So why wouldn’t we invest in something, and someone, who means so much to us? Why don’t we apply “Where your treasure is, there your heart will be also” to our marriage beds?

Matthew 19:21While it’s clear from context this isn’t the primary point of this verse, it’s still a wise principle we know to be true. Where we put our time and money says a lot about our priorities. As they say, show me your calendar and your checkbook, and I’ll tell you what really matters to you.

Maybe we could be a bit more generous this holiday season. Maybe we could find a little extra money to buy something — lingerie, a marital aid, a getaway, etc. — that adds to our physical intimacy. Maybe a sex-themed gift would make our husband (or wife) feel valued.

Just a thought.

Related Post: A Sleigh-ful of Gift Ideas for Your Spouse

November Giveaway — Thanks to all those who participated. And the winner is Stephanie! Here’s what she’ll be receiving:

Open box showing giveaway items

Does God Want to Save Your Marriage?

Does God want to save your marriage? That’s the question I consciously, and more often subconsciously, asked myself when my marriage was on the brink many years ago. Believe me when I say that I was 90% sure we were not going to make it. Things look dire.

But as I prayed and prayed, I couldn’t figure it out. I was trying so hard to make things work — reading Christian marriage resources, seeking counseling, attending Bible classes centered on making your marriage better. And I was praying. Mostly pleading in prayers that God would fix the mess that our relationship had become.

does-god-want-to-save-your-marriageI would read verses like these and wonder why He bothered to make such promises when they didn’t seem true for me:

In my distress I called to the Lord;
    I cried to my God for help.
From his temple he heard my voice;
    my cry came before him, into his ears.

It felt like He wasn’t listening. Or didn’t care how close we were coming to our breaking point. As if He could take His sweet, eternal time, while our hearts and our marriage fell to pieces.

Yes, I was bitter and hopeless at times.

And right now, at this very moment, someone reading this blog feels the same way. You’ve been praying for your marriage, begging God for help, wondering what’s taking so long or whether He’s even listening at all. You feel so close to the edge that you’re sure your marriage will tumble over the cliff and be impossible to restore.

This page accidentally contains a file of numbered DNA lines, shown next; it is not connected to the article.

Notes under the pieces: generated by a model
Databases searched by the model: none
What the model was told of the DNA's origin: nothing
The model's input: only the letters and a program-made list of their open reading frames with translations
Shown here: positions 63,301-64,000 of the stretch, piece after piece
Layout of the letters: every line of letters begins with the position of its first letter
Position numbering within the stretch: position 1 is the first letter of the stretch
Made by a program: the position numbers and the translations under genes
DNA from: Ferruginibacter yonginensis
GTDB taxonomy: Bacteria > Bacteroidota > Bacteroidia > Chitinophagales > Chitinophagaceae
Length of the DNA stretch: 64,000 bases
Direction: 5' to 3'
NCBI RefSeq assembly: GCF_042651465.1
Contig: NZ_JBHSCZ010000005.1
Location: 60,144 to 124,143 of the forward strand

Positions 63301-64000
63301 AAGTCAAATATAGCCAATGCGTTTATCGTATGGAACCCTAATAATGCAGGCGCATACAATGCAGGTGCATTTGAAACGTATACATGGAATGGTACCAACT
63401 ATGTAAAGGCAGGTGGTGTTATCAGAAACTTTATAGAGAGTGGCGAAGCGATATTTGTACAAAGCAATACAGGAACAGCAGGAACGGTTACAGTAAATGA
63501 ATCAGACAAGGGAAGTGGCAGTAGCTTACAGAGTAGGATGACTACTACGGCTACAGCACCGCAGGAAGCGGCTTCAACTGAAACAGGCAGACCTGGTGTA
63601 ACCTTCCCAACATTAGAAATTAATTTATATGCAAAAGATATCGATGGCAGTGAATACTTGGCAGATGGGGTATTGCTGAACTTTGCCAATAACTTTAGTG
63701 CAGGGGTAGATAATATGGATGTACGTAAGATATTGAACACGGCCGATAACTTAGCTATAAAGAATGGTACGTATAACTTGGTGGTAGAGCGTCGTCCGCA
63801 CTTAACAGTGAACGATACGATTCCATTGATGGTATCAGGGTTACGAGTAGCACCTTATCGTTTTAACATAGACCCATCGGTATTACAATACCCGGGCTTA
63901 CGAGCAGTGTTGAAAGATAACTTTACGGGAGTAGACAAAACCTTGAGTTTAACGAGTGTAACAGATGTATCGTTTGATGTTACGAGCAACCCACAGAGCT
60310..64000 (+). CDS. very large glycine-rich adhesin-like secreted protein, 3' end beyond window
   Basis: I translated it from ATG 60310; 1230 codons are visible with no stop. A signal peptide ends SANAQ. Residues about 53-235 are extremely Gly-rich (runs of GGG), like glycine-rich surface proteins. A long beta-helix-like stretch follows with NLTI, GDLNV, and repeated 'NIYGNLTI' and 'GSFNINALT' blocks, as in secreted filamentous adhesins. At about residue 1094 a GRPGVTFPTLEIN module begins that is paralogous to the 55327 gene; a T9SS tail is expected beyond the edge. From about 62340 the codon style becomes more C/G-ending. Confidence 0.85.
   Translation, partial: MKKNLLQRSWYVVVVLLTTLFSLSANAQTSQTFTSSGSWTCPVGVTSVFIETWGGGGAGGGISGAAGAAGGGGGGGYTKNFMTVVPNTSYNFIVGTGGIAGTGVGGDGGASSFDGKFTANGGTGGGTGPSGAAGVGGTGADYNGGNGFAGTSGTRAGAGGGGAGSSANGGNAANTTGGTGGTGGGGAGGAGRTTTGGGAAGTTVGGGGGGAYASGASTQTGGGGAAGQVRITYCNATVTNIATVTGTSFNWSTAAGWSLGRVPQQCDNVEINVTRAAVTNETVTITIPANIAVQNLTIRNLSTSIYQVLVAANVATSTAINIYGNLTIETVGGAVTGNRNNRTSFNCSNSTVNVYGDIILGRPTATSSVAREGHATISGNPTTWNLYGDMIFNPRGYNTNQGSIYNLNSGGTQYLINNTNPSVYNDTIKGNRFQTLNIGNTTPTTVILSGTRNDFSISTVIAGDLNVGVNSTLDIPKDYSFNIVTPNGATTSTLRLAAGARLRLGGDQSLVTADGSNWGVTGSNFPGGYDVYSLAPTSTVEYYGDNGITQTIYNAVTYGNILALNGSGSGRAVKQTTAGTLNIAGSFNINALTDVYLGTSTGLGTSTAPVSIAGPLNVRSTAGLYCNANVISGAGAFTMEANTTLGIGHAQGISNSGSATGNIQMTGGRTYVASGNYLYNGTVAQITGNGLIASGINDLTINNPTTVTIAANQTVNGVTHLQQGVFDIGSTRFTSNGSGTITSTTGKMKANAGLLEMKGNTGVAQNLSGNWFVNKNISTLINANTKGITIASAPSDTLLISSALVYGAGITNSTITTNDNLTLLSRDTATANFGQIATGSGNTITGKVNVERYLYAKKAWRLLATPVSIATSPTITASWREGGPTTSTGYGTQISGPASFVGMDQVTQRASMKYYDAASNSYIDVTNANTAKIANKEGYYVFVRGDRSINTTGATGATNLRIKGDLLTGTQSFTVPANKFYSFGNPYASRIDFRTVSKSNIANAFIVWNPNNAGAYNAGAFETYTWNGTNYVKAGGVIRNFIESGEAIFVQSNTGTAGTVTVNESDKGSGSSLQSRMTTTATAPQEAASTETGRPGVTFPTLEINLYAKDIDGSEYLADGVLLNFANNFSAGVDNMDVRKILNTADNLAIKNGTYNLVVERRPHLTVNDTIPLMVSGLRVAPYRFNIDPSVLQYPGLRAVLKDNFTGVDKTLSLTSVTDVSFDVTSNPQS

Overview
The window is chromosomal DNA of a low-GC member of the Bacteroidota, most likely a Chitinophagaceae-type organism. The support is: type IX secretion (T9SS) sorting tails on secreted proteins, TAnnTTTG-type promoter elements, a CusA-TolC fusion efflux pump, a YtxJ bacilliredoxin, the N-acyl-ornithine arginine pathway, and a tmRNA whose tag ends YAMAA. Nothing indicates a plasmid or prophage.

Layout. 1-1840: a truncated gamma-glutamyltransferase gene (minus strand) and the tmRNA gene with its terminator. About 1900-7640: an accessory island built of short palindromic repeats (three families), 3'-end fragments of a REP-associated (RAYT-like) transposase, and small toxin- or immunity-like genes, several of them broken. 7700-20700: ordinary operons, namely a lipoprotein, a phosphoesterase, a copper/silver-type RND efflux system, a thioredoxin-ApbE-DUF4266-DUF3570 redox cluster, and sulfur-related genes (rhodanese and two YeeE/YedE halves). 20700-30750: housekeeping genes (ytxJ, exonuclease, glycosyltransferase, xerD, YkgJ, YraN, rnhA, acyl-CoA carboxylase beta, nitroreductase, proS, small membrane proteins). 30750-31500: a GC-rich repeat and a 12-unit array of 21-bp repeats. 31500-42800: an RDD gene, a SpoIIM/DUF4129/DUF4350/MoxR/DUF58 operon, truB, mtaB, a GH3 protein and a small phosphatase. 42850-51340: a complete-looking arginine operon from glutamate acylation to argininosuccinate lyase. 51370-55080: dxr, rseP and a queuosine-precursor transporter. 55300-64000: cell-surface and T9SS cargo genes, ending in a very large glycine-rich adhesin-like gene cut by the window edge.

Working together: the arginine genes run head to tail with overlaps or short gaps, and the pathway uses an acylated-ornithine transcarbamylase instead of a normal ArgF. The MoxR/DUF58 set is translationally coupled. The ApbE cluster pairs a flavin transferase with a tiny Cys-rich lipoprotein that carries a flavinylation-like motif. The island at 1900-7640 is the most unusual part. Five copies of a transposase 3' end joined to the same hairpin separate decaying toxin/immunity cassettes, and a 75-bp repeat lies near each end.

I cannot make guarantees about what will happen for you, but looking back at my history — and hearing the histories of others — I am convinced that God wants to save your marriage. He wants to start with your soul, but He cares deeply about your covenant with your spouse.

When you call out to God in your distress, He hears your voice. And it moves His heart.

When you call out to God in your distress, He hears your voice. And it moves His heart. Click To Tweet

For many reasons, He wasn’t kowtowing to my schedule. But the biggest reason was that He had things to teach me.

Yes, I wanted the fix-it formula for improving our marriage, I wanted to know what kind of conversations between my husband and me would result in a breakthrough, and I wanted God to change my husband so that he would understand and meet my needs. But I wasn’t really listening to God and finding out what He wanted. I wasn’t willing to learn.

Now when I read that verse from Psalm 18:6, I read it in context of the whole psalm. And what David says in this passage reflects exactly what I experienced.

1. God didn’t swoop in before the trouble happened, but at the point when David worried that all was lost.

The cords of death entangled me;
    the torrents of destruction overwhelmed me.
The cords of the grave coiled around me;
    the snares of death confronted me (v. 4-5).

Why did God wait? I don’t know. But it does take especially large doses of trust to believe that God’s got this, even when you can’t see how it’s going to work out. If you use this opportunity right, you learn to rely even more on the only one who can truly save you.

2. As much as God wanted to defeat David’s enemies, He mostly wanted to take hold of David.

He reached down from on high and took hold of me;
    he drew me out of deep waters (v. 16).

God cared about my marriage, but He wanted to start with me. I had my own set of issues I needed to work on, some that involved my husband and some that were just mine. If you aren’t working on yourself — letting God work on you — you’re not pursuing what He wants for your marriage. I’ve said it before, and I’ll say it again: You can’t have a healthy and happy marriage when one or both of you are profoundly unhealthy and/or unhappy. You have to let God take hold of you and draw you out of your deep waters.

3. God’s rescue was in line with David’s righteousness.

The Lord has dealt with me according to my righteousness;
    according to the cleanness of my hands he has rewarded me (v. 20).